Framed by blooming dogwood trees and twinkling lights, Urgie’s Cheesesteaks — nestled in the heart of a downtown Harrisonburg neighborhood — exudes a relaxed and charming atmosphere. Steven and Tom Urglavitch, brothers from Philadelphia, Pennsylvania, are bringing a taste of their hometown to the Shenandoah Valley through one of the city’s most iconic dishes: the Philadelphia cheesesteak.
The Urglavitch brothers have been cooking cheesesteaks since they were in elementary school. While they discussed plans to open a business for over 10 years, nothing came from the idea until Feb. 2017 when Steven convinced Tom to move from Philadelphia to the Valley.
Steven has been living in Harrisonburg for over 13 years and realized he wanted to add something new to the community — even if that meant having to sacrifice his previous career.
“I was a corporate vice president and a typical disgruntled, low-end senior management guy who just felt unsatisfied for years at a great job,” Steven said. “Being the co-owner of Urgie’s is definitely the most challenging and the most rewarding position I’ve ever had in my life.”
When Urgie’s sold out of its cheesesteaks almost every day at the Harrisonburg Farmers Market, Steven knew he had made the right decision. After realizing that business was booming, he and Tom began renting the space they’re currently in and will officially own it next month. After opening its doors in Jan. 2018, the restaurant has already received a massive response from the community.
“We average about 400 cheesesteaks a week,” Steven said. “We’re growing at a rate of 35% and we’re still reaching out to new customers.”
Urgie’s Cheesesteaks has over 1000 followers on Instagram and 900 likes on Facebook. Their social media campaigns have been extremely beneficial, bringing in customers like Meghan Schaeffer, who heard about the restaurant through Facebook.
“I love a cheesesteak and have been on the hunt for the perfect one since I moved here in 2013,” Schaeffer said. “Urgie’s is a fantastic addition to the local food scene.”
Urgie’s is the only cheesesteak restaurant in the area and the Urglavitchs hope to expand further. By July 1, Steven hopes to have a full bar inside, as well as more outside seating. He also wants to broaden Urgie’s delivery range so their food will be able to reach more JMU students.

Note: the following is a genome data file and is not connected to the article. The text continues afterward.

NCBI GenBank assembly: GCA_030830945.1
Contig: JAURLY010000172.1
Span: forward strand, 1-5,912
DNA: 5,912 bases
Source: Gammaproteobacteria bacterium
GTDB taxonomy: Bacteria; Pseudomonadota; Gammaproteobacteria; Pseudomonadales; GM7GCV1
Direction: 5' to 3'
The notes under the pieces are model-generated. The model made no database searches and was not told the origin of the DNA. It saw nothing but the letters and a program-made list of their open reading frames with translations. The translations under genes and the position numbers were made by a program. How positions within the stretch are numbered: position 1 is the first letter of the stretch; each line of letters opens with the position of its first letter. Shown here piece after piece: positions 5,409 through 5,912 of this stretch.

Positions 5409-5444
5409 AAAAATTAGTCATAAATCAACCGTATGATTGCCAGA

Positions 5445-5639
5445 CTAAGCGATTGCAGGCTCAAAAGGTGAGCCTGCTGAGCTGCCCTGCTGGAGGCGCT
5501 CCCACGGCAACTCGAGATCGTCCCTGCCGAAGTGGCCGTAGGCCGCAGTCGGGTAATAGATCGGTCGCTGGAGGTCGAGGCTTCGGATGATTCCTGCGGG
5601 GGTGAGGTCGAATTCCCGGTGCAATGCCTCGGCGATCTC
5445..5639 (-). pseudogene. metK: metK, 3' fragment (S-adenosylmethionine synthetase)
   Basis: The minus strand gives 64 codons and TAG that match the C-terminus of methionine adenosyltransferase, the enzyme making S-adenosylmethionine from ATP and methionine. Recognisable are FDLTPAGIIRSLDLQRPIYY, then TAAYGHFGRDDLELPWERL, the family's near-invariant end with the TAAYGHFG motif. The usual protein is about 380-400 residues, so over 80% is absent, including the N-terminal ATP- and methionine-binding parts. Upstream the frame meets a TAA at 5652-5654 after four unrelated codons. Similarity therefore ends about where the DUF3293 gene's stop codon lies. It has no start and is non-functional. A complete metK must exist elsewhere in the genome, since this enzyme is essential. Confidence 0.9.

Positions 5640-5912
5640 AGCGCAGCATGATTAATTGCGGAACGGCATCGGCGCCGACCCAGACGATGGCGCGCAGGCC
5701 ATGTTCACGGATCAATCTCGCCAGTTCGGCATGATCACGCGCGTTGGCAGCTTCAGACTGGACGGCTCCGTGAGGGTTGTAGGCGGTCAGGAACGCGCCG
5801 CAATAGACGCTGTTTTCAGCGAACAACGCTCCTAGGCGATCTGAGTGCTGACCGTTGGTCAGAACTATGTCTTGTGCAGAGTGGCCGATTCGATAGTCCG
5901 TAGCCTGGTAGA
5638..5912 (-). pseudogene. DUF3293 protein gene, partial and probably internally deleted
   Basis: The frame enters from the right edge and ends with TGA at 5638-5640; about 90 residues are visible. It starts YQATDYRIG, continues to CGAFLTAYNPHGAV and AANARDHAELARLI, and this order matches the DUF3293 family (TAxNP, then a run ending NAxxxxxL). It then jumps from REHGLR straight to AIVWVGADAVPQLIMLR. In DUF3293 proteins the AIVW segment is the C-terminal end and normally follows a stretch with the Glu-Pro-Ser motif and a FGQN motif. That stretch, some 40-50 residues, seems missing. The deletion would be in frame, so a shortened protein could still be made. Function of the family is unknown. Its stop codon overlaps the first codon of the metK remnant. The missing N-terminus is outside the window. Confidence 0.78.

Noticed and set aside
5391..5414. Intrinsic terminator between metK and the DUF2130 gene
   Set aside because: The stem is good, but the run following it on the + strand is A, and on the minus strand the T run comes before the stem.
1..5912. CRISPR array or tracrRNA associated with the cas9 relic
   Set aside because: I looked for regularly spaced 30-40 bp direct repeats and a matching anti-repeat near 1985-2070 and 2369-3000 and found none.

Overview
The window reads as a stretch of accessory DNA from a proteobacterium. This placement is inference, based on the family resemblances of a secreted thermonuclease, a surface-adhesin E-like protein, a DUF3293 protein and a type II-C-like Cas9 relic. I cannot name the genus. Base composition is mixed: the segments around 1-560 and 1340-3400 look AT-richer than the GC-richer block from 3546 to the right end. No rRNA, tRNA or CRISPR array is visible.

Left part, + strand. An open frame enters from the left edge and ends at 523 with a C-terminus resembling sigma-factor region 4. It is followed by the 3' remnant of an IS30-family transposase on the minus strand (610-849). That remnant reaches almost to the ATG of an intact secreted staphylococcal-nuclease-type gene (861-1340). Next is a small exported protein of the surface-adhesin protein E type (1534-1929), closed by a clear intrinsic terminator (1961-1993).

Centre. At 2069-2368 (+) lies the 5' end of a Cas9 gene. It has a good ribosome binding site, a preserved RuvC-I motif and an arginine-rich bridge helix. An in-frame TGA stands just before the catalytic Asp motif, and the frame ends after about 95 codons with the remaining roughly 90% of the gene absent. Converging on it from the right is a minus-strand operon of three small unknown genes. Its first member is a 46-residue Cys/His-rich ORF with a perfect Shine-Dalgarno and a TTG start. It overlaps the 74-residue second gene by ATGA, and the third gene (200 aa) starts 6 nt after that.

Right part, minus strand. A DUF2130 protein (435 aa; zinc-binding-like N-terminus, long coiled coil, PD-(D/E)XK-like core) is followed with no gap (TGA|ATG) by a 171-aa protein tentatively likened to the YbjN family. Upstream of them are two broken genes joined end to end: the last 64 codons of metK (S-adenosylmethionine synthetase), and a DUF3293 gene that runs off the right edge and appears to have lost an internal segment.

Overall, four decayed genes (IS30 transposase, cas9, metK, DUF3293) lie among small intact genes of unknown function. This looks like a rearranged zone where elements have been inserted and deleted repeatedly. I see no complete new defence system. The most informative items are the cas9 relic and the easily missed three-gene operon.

“JMU’s important to us,” Steve said. “We want to work with the JMU community and its athletics and we hope to bring our food to campus.”
Richard Hanley, Jr., a JMU alumnus (’10) and Harrisonburg resident, appreciates the Philadelphia culture Urgie’s brings to the community. Claiming that Steven and Tom are “doing the Lord’s work” with their selection of cheesesteaks, Hanley is excited about the restaurant’s future plans.
“What Urgie’s brings is really quite simple,” Hanley said. “[It’s] a casual atmosphere for sports fans to grab a beer and unbelievably delicious cheesesteak sandwiches.”
The most important part of any restaurant is its cuisine. Currently, Urgie’s offers five variations of sandwiches: the steak sandwich, the cheesesteak, the hat trick, pizza steak and the crosby. Each one is unique, but all are served on an Amoroso roll — a stamp of authenticity for any genuine Philadelphia cheesesteak.
The hat trick sandwich is made with Cheez Whiz, provolone and American cheese, as well as peppers, mushrooms and onions upon request. This sandwich is what a cheese-lover’s dreams are made of. The cheeses melt over the thin steak and the width of the bun; the peppers, mushrooms and onions offer a zesty, savory flavor profile that coincides with the steak’s sizzle.
“We knew our model would be about good food,” Steven said. “We worked on our cheesesteak recipe for about two months and we came up with what we think is a pretty solid, authentic offering.”
Urgie’s Cheesesteaks is committed to providing the accurate Philadelphia experience, attracting Pennsylvania natives and Philadelphia sports fans. After they expand their bar and seating areas, Steven and Tom have promised that “every single Philadelphia sporting event is going to be on at all times.” Once they become more established, they hope to attend more charity events and start giving back to the community.
Even if someone hasn’t visited the City of Brotherly Love, the owners of Urgie’s Cheesesteaks are able to make customers feel like part of the family.
“We want to be that neighborhood corner bar in the city,” Steve said. “Everyone’s got a good sandwich, but it’s all about service and people have to feel comfortable when they’re here.”
Contact Brooke Imperial at email@example.com. For more on the culture, arts and lifestyle of the JMU and Harrisonburg communities, follow the culture desk on Twitter @Breeze_Culture.